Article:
Indirect comparisons suggest that alternate-day fasting (ADF) may produce greater improvements in body composition, fat distribution, and/or the adipokine profile compared to daily calorie restriction (CR), but this has not been tested directly. In a pre-planned secondary analysis of a randomized controlled trial, we compared changes in the VAT:SAT ratio, FFM:total mass ratio, and the adipokine profile between ADF and CR.
Overweight and obese participants (n = 100) were randomized to 1) ADF (alternating every 24-h between consuming 25% or 125% of energy needs); 2) CR (consuming 75% of needs every day); or 3) control (consuming 100% of needs every day) for 24 wk.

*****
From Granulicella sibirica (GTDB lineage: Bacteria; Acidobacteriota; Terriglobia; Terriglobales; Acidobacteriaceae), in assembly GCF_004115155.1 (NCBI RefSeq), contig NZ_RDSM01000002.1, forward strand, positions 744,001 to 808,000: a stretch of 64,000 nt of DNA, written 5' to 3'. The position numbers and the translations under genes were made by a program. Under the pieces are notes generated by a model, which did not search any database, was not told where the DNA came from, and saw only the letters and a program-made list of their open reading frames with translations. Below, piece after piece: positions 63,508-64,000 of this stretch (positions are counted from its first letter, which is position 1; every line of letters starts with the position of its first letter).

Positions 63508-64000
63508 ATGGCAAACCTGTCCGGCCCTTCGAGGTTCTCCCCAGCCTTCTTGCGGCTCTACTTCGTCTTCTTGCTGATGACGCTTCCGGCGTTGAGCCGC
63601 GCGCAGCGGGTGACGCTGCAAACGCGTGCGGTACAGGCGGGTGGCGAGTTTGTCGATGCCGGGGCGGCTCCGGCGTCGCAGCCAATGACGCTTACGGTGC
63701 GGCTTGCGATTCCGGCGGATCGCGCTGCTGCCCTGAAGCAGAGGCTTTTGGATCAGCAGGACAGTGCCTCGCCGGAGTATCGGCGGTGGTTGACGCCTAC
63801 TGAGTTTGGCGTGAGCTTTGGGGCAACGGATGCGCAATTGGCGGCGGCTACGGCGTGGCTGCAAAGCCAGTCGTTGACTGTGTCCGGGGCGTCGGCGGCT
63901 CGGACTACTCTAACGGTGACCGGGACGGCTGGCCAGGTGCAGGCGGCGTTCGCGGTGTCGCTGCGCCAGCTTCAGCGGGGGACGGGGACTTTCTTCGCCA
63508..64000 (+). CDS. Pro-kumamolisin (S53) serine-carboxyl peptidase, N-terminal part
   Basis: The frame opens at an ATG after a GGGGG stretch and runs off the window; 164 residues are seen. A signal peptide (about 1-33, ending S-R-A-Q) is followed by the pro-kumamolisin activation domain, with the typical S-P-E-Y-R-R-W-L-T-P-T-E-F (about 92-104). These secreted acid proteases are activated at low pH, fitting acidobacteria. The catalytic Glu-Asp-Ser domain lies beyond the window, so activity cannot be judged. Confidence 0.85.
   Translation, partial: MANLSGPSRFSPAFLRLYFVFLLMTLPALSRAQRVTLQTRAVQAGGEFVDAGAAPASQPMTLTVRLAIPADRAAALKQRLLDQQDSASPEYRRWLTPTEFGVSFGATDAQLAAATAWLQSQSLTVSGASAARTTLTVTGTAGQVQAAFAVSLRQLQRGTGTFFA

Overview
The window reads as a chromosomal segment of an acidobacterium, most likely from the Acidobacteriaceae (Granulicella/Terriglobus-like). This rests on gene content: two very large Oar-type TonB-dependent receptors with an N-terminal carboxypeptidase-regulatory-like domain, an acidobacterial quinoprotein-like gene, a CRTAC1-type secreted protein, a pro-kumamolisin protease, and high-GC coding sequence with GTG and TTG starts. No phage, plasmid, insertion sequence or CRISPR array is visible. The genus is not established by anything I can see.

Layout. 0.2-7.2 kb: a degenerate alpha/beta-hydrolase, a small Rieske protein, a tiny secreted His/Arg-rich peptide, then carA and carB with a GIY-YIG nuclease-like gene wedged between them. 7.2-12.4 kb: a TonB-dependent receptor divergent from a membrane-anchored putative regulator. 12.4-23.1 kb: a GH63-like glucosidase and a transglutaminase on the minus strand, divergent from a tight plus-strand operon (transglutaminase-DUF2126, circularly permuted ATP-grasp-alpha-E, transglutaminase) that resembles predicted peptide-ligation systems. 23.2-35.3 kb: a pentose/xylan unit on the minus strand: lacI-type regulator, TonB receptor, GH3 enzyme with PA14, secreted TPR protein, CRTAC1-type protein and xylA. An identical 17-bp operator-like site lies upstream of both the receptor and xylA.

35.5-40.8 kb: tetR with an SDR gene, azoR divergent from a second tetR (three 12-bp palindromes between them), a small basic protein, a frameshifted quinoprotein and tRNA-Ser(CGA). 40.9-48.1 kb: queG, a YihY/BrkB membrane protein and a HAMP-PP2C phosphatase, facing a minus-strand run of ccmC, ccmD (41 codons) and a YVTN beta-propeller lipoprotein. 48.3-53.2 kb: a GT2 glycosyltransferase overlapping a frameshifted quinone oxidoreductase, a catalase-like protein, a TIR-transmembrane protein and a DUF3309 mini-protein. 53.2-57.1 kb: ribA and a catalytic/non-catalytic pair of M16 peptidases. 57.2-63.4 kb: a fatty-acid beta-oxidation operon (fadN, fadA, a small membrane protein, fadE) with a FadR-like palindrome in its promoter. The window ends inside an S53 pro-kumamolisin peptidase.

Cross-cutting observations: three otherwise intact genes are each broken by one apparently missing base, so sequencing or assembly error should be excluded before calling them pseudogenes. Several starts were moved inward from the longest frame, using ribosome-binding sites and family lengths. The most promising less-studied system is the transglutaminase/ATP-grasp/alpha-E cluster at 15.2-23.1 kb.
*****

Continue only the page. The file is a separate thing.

The VAT:SAT ratio did not change in any group. The FFM:total mass ratio increased in both ADF (0.03 ± 0.00) and CR (0.03 ± 0.01) compared to the control group (P < 0.01), with no differences between the intervention groups. Circulating leptin decreased in both the ADF group (-18 ± 6%) and CR group (-31 ± 10%) relative to the control group (P < 0.05), with no differences between the intervention groups. Circulating levels of adiponectin, resistin, IL-6, and TNF-α did not change in either intervention group relative to the control group.
ADF and CR similarly improve the FFM:total mass ratio and reduce leptin after a 24-wk intervention.
Clinicaltrials.gov, number NCT00960505.